A hint of lawlessness: Lorongs of Wisdom by Geylang Adventures
In her fourth GRC piece, recent ‘Geylang convert’ Akanksha Raja attends a special iteration of the Geylang Adventures walking tour, in collaboration with the Singapore Biennale. She delves into the lorongs of Geylang, a local neighbourhood of national seedy repute, to find spaces of disparity and humanity through the stories of its residents.
A visit to Chong Tuck Tong Temple (part of Lorongs of Wisdom by Geylang Adventures). Image courtesy of the author.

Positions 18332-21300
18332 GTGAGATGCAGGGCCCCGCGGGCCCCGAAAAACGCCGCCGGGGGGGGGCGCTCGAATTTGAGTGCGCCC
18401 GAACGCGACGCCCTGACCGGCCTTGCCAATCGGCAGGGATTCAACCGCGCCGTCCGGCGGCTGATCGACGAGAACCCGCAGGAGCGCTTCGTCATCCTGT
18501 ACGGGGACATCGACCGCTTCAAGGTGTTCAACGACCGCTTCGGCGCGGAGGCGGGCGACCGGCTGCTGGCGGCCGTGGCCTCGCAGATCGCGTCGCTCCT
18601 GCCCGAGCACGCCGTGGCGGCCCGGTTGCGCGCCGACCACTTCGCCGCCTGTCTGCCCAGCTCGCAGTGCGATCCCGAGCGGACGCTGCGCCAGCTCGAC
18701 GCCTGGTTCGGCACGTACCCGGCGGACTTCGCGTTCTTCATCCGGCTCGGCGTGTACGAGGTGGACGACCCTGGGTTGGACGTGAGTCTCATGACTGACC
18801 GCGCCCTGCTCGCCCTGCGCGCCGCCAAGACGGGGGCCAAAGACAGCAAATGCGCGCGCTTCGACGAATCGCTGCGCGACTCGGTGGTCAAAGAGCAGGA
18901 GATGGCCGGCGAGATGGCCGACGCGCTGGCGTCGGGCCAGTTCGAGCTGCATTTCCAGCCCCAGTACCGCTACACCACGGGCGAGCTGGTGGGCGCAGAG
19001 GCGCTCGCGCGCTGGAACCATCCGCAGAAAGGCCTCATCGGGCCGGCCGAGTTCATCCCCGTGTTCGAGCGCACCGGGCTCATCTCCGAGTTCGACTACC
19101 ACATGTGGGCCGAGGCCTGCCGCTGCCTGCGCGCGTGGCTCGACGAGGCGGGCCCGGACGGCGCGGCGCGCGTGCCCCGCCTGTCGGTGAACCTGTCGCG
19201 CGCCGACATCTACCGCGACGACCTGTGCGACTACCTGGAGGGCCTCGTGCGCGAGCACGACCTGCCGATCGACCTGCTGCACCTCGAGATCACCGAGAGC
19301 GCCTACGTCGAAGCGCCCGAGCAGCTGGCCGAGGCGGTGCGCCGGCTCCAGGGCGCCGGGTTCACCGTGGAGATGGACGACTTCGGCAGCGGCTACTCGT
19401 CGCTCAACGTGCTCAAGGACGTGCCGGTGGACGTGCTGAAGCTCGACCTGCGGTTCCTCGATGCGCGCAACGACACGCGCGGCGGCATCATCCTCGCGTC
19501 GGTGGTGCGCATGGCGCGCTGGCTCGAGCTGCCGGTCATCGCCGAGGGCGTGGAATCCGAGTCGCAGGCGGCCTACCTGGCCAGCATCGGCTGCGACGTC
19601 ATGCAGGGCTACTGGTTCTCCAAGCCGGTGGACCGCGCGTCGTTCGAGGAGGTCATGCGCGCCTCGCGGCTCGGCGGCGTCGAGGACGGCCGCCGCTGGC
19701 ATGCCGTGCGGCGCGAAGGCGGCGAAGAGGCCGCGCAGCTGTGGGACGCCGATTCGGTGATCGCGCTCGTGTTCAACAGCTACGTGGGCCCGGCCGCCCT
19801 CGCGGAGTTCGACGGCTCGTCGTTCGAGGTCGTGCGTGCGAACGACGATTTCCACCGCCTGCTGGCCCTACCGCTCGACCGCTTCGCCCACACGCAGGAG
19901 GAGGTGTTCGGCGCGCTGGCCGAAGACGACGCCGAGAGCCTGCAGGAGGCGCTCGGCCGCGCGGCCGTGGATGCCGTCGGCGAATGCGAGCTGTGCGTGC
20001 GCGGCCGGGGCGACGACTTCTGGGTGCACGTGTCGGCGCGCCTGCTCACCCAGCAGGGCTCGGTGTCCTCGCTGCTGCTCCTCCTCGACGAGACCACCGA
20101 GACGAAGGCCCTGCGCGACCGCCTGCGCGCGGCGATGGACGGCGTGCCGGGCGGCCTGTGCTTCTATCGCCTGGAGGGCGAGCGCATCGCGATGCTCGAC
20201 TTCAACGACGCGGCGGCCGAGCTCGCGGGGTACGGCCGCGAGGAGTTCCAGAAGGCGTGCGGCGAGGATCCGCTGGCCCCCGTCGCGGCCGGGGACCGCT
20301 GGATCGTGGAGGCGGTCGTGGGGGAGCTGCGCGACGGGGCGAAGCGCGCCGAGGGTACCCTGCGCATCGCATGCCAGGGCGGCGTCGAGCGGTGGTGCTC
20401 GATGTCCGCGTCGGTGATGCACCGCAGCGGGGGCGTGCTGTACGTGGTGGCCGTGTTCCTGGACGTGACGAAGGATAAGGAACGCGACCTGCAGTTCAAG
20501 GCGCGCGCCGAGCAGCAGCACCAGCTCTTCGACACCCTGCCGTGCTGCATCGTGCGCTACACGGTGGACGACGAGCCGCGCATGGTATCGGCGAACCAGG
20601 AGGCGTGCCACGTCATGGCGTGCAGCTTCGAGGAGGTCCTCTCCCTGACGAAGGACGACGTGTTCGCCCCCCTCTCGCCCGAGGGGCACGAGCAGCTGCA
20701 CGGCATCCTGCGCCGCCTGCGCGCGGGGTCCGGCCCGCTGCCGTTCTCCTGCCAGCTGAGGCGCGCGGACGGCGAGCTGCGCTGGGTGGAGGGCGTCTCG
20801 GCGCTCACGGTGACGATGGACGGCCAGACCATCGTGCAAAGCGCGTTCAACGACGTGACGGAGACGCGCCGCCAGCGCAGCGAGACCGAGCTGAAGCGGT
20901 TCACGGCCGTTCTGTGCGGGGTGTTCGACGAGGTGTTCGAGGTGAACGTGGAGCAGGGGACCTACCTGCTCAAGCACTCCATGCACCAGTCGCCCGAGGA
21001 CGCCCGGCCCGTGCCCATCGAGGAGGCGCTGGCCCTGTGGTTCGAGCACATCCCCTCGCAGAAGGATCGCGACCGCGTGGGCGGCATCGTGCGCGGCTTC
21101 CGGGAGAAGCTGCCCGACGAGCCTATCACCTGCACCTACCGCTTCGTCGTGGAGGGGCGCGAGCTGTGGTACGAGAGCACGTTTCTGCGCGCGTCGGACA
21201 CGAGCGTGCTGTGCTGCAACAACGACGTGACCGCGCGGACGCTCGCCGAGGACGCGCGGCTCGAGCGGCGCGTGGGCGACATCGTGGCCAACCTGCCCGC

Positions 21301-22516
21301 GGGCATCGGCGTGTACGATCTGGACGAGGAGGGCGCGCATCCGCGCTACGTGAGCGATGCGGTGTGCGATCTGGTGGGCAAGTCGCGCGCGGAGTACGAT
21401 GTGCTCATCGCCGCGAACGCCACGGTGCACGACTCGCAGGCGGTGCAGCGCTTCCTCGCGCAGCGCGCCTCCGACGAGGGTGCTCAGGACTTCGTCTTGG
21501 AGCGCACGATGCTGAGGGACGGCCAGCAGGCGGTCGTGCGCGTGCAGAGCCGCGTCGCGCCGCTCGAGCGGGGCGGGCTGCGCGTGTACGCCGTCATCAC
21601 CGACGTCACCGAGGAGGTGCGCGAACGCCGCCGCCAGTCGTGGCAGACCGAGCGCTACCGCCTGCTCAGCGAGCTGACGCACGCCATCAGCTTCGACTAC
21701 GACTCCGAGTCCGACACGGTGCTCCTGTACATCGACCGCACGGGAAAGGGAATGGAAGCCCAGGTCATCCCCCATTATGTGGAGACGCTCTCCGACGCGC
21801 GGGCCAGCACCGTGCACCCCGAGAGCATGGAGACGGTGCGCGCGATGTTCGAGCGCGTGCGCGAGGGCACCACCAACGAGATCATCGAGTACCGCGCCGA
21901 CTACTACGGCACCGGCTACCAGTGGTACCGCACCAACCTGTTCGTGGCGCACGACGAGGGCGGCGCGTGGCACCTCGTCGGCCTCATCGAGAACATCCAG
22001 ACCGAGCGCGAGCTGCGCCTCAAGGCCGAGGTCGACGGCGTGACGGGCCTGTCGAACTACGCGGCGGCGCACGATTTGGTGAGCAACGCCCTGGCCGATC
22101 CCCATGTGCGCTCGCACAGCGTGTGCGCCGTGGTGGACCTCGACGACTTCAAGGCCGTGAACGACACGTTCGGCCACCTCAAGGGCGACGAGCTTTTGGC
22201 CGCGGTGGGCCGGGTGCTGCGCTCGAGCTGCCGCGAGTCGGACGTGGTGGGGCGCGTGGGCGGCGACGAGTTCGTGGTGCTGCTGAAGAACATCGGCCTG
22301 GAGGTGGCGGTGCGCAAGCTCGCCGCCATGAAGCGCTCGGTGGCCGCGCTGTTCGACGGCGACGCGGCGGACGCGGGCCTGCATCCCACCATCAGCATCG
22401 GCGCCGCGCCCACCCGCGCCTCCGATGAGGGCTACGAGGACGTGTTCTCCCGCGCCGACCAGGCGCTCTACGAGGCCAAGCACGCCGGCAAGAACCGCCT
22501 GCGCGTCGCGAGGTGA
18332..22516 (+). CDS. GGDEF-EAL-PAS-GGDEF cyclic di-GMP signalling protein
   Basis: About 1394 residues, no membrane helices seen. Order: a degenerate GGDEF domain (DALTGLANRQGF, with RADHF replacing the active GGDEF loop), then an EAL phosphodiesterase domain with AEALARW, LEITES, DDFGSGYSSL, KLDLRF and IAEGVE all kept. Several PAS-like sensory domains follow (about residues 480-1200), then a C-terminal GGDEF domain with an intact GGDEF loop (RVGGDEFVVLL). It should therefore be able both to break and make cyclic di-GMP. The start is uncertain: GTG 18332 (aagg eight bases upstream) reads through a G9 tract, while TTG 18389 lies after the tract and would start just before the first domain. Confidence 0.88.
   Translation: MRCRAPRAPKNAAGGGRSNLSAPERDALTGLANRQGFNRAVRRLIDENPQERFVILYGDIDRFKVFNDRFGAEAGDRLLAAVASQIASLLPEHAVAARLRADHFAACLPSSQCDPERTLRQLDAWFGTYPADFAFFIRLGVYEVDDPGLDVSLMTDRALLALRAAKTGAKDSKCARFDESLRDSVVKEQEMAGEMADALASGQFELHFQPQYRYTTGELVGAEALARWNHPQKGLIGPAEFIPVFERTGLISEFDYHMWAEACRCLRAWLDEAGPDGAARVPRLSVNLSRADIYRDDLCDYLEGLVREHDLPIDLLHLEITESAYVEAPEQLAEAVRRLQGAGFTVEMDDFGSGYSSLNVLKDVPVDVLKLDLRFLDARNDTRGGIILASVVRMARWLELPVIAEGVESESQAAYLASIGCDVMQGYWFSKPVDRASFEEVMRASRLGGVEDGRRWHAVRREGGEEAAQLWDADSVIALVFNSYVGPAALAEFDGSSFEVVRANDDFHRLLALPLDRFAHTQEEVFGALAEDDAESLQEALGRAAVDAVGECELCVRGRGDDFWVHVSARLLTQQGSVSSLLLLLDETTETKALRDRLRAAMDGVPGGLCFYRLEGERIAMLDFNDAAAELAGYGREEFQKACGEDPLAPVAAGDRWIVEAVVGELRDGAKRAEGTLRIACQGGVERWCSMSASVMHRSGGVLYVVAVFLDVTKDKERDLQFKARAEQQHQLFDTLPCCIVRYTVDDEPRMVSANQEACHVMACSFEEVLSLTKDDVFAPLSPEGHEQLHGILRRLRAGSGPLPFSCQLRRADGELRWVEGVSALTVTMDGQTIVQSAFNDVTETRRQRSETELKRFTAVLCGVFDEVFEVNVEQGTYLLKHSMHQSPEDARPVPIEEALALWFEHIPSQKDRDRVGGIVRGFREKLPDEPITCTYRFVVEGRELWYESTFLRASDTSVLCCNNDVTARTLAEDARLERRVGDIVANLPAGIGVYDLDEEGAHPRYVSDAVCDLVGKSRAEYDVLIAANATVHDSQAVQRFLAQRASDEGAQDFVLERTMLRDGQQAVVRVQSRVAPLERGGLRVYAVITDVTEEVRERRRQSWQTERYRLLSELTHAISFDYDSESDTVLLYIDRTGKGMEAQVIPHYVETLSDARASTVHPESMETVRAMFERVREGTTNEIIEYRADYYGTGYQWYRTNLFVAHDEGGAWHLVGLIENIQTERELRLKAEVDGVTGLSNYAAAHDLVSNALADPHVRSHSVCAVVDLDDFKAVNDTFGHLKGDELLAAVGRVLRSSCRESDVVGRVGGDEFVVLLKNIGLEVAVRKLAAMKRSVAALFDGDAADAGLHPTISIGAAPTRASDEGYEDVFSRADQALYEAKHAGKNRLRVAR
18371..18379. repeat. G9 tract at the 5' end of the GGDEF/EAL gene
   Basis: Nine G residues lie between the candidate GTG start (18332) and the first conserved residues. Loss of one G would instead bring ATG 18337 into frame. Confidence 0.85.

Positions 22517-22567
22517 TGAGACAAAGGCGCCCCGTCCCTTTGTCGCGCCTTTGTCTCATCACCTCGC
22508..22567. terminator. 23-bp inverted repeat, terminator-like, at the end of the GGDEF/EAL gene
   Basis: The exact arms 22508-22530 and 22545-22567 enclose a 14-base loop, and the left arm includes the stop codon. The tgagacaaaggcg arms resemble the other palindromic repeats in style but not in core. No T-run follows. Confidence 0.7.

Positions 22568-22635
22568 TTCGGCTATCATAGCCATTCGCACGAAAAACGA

On a cursory skim through the Singapore Biennale programme, what stands out about this year’s edition is its eclecticism—it takes place across 11 venues from Far East Plaza to the National Library, and features names that one may not expect to encounter in the context of an art biennial, due to their more prolific work in other mediums, such as Pooja Nansi, who is linked more to the literary and slam poetry scene, or Ryuichi Sakamoto, who is more of a musician and performer. Extending the reach and appeal of the Biennale outside of the art world echo chamber of museums and white cubes is strongly emphasised in the Biennale’s programming, which makes it feel more like a dynamic, multidisciplinary festival akin to the Night Festival. One of the features of this “festival-seminar model” (as described by artistic director Patrick Flores) is the Coordinates Projects series, which comprises seven tie-ins with arts companies or community organisations such as the Indian Heritage Centre, Drama Box, Intercultural Theatre Institute, and Casco Art Institute. The projects facilitate various modes of direct connection and exchange with specific communities and spaces.